Taking out a mortgage is always a big commitment - your home is typically your largest asset, and your mortgage will probably be with you for decades. As a result, it's important that you find the right mortgage for your needs. Luckily, there are a lot of different types of mortgages in Canada!
The 7-year fixed-rate mortgage isn't the most common mortgage type, but it can be compelling for the right customer. Read on to understand what sets 7-year fixed mortgage rates apart and whether they're the right choice for you.
7-year fixed mortgage rates: Quick facts
- Mortgage rates are fixed over a 7-year term
- 74% of Canadians have fixed mortgage rates (Source: Statistics Canada)
7-year fixed mortgage rates explained
A 7-year fixed-rate mortgage is a relatively long mortgage term, with a rate that stays constant for the entire 7 year period. This means that whatever mortgage rate you're approved for at the start of your mortgage term will be with you for 7 years.
Of course, that can be a good or bad thing. If rates drop during your mortgage term, you'll end up paying more than you would have if you had a variable-rate mortgage. Alternatively, if your financial position gets better after a few years, you won't be able to requalify for a lower rate, which you might have been able to do with a shorter term. Conversely, rates could rise or your financial position could worsen, which would generally leave you better off than you might have been with a different mortgage.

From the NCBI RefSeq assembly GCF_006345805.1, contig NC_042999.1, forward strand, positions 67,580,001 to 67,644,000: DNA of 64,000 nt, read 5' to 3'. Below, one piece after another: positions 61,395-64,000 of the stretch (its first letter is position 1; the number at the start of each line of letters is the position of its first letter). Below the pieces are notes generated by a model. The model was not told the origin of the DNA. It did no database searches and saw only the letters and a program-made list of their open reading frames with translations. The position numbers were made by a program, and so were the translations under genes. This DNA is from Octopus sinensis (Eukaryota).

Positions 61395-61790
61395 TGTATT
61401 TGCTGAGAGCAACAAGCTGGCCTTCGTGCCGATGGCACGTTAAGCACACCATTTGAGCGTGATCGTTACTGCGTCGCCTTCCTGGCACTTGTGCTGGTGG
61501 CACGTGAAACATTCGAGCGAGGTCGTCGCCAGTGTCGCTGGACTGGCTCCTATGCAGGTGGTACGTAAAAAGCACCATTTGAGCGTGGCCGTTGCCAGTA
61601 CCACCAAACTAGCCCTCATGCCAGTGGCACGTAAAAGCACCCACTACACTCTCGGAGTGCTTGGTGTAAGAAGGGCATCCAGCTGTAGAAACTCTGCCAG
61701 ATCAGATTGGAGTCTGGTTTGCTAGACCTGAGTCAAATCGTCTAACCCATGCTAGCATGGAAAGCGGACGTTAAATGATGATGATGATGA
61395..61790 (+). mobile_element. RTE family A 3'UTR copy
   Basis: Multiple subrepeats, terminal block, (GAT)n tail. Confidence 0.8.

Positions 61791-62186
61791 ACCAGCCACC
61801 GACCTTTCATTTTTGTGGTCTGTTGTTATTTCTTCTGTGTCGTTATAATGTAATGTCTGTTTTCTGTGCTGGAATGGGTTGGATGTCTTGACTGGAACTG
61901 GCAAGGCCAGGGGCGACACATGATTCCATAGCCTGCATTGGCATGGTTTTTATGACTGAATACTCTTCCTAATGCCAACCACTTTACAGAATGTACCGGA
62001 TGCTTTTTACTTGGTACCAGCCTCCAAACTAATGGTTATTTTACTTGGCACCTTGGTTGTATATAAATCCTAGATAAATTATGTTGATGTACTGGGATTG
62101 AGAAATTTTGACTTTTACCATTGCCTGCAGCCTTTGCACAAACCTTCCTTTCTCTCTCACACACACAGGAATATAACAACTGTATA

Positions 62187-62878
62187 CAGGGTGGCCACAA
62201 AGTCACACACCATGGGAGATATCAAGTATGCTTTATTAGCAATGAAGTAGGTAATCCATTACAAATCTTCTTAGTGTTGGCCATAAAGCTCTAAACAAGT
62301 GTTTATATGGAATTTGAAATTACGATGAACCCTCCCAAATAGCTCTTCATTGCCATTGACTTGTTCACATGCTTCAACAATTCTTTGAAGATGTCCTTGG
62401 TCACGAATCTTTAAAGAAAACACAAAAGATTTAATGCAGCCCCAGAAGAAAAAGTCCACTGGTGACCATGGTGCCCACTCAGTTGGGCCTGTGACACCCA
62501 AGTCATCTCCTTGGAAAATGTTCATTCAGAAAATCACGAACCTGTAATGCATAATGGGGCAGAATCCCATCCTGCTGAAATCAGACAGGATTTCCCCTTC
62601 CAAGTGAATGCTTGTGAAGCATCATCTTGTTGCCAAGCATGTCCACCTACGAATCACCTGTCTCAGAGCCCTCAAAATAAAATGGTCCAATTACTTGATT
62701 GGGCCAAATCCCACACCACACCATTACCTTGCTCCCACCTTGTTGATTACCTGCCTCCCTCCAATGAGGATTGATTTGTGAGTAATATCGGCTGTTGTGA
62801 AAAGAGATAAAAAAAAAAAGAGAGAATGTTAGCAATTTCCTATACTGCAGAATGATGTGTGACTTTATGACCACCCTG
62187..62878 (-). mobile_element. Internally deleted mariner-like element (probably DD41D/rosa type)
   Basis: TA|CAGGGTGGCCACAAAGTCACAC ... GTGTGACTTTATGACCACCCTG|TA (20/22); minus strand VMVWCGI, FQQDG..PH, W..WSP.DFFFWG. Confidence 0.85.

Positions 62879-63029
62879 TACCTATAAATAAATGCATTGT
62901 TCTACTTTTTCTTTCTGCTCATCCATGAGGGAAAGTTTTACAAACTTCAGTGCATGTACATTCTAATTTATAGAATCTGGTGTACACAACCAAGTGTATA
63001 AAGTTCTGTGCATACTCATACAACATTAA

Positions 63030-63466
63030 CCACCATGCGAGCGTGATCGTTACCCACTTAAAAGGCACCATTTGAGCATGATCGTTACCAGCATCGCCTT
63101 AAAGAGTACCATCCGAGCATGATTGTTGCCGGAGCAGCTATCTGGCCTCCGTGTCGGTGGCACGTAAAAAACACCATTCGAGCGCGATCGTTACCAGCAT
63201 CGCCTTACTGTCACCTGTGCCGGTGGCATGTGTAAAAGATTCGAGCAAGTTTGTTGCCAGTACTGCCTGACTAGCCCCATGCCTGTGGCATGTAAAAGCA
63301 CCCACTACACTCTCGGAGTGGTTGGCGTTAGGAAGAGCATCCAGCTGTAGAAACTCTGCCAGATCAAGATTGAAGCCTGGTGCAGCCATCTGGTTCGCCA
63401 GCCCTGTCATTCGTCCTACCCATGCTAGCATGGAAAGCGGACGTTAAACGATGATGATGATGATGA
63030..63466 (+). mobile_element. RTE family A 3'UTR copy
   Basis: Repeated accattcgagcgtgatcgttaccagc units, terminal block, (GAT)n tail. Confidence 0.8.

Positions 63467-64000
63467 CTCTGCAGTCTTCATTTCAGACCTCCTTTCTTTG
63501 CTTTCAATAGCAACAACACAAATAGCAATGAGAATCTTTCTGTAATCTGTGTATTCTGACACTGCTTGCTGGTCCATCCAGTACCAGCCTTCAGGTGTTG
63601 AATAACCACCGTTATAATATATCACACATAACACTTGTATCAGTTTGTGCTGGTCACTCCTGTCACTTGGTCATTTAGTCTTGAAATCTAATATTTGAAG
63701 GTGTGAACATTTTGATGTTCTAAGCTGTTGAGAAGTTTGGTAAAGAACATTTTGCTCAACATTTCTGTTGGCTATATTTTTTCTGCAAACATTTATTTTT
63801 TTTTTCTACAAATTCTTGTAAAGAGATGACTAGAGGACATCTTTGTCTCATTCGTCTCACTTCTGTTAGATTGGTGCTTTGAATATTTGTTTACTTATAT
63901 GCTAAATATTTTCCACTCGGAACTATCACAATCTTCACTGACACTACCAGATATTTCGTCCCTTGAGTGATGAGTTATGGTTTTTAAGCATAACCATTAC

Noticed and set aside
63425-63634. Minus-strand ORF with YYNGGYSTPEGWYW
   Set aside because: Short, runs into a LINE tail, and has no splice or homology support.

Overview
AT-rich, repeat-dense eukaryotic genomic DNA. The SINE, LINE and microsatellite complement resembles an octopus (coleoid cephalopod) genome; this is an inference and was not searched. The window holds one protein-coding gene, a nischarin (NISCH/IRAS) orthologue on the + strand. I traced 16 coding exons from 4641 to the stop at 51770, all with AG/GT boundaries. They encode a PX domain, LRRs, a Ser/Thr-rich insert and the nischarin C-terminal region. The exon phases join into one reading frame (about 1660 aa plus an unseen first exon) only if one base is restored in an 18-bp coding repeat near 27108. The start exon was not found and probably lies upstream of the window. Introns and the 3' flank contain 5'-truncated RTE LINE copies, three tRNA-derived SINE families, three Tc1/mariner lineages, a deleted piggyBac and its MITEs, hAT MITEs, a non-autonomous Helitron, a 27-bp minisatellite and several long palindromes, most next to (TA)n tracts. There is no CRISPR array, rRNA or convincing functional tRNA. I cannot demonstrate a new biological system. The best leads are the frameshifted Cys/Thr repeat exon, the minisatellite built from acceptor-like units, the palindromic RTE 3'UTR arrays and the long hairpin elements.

Whatever mortgage you decide to apply for, there's some speculation required, which will open you up to more or less risk. That's why it's so important to fully understand the mortgage products available to you.
Pros of a 7-year fixed-rate mortgage
- Lets you lock in a rate for a long time
- Your mortgage payments will be steady for the entire mortgage term
- If market rates increase, you'll still pay your lower rate
Cons of a 7-year fixed-rate mortgage
- A long term gives you little flexibility to change your mortgage within your term